I feel like Keep already said it perfectly. He said everything I was going to - but probably about 10 paragraphs shorter.
I will reiterate one point he made though because i think it is VERY, VERY important. Be VERY clear about what you want. No matter how many times you've told your wife that you love her, value her, want to do whatever you can to regain her trust and love - it doesn't matter right now. Even though she likely wants to believe you - your recent actions showed her something VERY, VERY different. She feels like a fool for ever believing in you and the fear of trusting you again is likely sending her into daily (sometimes hourly) panic attacks. So while you absolutely MUST give her whatever she needs right now (space, time, etc.) you also must keep reminding her over and over that is because you are trying to honor her needs and wants (something you should have been doing all along) . Remind her in words, actions and in every way possible that you still love her, that you are ashamed of what you've done and that you HOPE to have the opportunity to make it right with her. But that you also know you have forfeit the right to expect anything (and you have - the sad, but honest truth.) In the early days after DD, when I would waffle in my ability to see a path forward or despair of ever getting past it - sometimes my husband would just crumple and seem to accept it. In his mind, he was reeling in shock and shame. Once he'd had to look back at his justifications in the light of day, they didn't even make sense to him. He couldn't believe what he'd done (he even said sometimes it felt like looking at the actions of a different person) - and my leaving him and him being left alone, humiliated and scorned by me and our daughter seemed like justice to him. So when I'd melt down, he'd just fall into this little shell and say things like "You are right. You deserve better. I should just go. It's what I deserve, etc." You know what I heard? "This is too hard., You aren't worth fighting for. I broke you and us, but now I want to slink away and lick my wounds rather than help you pick up the pieces." Obviously that is not what he was feeling or meant - but it is DEFINITELY what I heard. You need to reiterate over and over two things - that what SHE needs and wants it the single most important thing to you now (regardless of whether it helps or hurts you.) If you can actually do this and sustain it... it will slowly begin to rebuild little tiny nuggets of trust. They will be very, very small and will take a long time to build into anything substantial. But being selfless after being so DEEPLY selfish is the ONLY way forward. And one of the most powerful ways to show true repentance. The second thing you need to be unwavering about is that if if given the chance to reconcile YOU will do the the heavy lifting. You will be the one to keep the faith when times are tough. You will be the one who'll be willing to answer the same painful questions OVER AND OVER AND OVER (this WILL happen). You will hold her when she cries as if her heart is breaking - even though it fills you with shame because you are the one who did it - because YOU want to be the one to help heal it. My heart aches for you both - because I know that when you were getting into this mess you had NO IDEA how hard it was going to be to climb back out of the hole you dug. I thought I understood the pain of infidelity when friends experienced it. I had NO CONCEPT. It was life-altering in a way I couldn't conceive of before I'd experienced it. This will likely be one of the hardest things you will EVER experience in your life - and it will definitely be for your wife. But, there is hope. If you can dig deep and find the strength you SHOULD have found before to treasure you wife and your marriage, AND the wherewithal to face your own demons (whatever allowed you to get to the place where you thought an affair was a reasonable solution) - then there is a shot at rebuilding something that while not the same - can be beautiful in its own right. Of course, there are no promises. But there is a really good shot if you both really want it - and work for it.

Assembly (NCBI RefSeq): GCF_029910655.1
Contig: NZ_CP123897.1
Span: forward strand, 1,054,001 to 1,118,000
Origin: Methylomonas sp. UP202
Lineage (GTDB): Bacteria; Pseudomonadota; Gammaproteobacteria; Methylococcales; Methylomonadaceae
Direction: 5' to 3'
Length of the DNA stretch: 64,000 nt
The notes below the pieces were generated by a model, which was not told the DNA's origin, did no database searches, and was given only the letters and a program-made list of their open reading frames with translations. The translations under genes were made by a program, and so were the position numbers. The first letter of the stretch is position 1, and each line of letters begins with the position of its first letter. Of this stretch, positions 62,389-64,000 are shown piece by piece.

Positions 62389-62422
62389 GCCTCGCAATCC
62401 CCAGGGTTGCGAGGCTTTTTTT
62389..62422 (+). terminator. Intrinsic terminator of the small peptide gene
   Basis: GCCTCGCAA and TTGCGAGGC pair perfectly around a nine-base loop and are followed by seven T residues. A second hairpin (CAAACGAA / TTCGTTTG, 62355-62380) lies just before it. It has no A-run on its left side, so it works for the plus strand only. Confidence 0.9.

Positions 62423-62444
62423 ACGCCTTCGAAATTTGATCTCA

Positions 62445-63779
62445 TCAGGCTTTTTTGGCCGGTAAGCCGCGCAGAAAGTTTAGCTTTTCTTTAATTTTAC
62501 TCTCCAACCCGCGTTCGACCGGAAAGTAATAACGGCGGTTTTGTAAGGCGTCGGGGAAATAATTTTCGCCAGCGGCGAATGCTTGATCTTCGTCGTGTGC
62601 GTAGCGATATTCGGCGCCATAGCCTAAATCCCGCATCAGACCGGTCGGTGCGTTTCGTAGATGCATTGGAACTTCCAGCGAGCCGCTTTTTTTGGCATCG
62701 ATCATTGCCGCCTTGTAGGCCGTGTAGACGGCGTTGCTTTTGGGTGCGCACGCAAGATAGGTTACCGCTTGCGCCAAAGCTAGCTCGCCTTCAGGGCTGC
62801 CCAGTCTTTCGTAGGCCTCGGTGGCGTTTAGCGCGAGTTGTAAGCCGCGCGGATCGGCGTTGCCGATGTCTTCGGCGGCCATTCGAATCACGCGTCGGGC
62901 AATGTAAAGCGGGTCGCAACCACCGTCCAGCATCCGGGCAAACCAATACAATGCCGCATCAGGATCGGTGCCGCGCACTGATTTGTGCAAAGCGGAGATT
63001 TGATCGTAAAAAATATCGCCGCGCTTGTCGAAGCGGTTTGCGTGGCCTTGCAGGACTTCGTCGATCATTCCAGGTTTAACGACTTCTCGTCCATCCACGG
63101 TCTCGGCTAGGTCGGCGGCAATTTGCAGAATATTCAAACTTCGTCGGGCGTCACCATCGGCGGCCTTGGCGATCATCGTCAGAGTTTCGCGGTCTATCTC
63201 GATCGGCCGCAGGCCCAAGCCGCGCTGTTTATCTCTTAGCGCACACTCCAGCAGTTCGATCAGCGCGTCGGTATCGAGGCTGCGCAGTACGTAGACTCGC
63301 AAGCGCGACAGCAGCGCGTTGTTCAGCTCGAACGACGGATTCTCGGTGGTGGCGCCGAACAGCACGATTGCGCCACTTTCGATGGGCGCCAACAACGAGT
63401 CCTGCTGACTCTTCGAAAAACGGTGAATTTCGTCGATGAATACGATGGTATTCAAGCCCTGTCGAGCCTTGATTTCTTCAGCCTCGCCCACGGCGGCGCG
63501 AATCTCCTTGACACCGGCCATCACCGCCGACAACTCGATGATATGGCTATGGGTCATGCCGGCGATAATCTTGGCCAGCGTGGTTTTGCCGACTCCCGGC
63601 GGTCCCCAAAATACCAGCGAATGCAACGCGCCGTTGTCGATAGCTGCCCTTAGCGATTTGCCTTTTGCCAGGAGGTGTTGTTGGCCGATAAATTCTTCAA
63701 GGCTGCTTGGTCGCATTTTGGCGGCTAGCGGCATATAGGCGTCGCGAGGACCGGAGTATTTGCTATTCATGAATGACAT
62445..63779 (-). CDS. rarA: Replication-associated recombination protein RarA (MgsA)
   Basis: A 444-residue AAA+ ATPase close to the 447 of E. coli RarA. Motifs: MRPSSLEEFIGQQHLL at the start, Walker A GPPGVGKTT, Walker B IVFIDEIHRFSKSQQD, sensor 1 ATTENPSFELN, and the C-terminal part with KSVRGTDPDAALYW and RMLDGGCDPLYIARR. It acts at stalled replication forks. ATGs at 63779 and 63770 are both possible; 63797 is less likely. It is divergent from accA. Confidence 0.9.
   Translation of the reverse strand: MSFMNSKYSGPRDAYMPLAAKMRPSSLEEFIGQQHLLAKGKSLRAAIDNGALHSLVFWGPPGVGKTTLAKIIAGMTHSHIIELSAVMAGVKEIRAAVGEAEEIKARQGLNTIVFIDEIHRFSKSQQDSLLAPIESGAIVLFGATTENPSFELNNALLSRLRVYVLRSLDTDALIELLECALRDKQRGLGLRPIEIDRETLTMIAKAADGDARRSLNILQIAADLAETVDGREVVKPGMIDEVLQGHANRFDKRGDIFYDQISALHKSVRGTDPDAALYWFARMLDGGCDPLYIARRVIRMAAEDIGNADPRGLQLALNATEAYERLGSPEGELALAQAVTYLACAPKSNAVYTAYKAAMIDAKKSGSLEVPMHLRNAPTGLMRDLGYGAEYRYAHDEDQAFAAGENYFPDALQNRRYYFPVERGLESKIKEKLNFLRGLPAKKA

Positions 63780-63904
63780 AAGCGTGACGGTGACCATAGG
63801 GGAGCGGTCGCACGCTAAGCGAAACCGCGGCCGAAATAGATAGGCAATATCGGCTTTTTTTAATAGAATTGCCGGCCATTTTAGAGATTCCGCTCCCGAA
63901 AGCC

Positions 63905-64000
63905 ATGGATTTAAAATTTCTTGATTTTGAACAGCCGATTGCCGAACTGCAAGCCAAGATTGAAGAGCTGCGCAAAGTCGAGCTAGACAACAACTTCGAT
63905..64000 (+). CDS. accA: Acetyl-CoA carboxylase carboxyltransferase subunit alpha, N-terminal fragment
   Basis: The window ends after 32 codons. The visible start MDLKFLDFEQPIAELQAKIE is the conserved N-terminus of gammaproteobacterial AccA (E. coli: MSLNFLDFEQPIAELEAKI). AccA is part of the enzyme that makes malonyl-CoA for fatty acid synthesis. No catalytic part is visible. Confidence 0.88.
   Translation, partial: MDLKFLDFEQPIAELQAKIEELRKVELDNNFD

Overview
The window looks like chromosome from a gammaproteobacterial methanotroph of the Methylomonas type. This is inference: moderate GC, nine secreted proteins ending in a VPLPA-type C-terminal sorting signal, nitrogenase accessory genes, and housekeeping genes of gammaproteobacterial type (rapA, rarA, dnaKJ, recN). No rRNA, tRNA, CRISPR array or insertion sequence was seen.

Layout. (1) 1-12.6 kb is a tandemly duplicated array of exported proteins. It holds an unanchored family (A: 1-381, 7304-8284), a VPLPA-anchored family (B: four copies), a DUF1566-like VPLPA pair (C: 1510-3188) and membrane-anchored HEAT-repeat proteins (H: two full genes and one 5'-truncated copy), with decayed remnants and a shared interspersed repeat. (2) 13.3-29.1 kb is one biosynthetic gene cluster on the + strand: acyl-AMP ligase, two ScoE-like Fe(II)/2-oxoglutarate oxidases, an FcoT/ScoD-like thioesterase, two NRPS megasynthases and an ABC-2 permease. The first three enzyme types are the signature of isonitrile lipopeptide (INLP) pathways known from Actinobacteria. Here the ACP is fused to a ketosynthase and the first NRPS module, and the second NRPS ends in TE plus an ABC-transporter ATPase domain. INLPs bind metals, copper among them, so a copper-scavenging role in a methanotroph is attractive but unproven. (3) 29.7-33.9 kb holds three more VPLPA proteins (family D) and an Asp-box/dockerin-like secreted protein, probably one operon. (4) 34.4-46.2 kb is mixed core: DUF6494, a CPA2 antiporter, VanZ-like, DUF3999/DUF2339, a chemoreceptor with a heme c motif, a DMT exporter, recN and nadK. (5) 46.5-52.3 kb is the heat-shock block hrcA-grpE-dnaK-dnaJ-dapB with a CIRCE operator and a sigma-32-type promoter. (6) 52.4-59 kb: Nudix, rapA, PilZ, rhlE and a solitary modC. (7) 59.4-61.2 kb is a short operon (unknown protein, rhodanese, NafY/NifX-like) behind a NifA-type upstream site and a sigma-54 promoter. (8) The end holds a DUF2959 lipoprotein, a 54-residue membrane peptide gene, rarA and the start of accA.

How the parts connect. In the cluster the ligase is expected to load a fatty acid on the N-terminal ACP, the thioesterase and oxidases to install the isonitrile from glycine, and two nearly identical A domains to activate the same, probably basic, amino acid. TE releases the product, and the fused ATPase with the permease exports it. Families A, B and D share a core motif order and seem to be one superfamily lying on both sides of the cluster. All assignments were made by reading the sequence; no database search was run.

BS - Female
Married 27 years, one adult child DD May 2016 “When we are no longer able to change a situation, we are challenged to change ourselves.” - V Frankl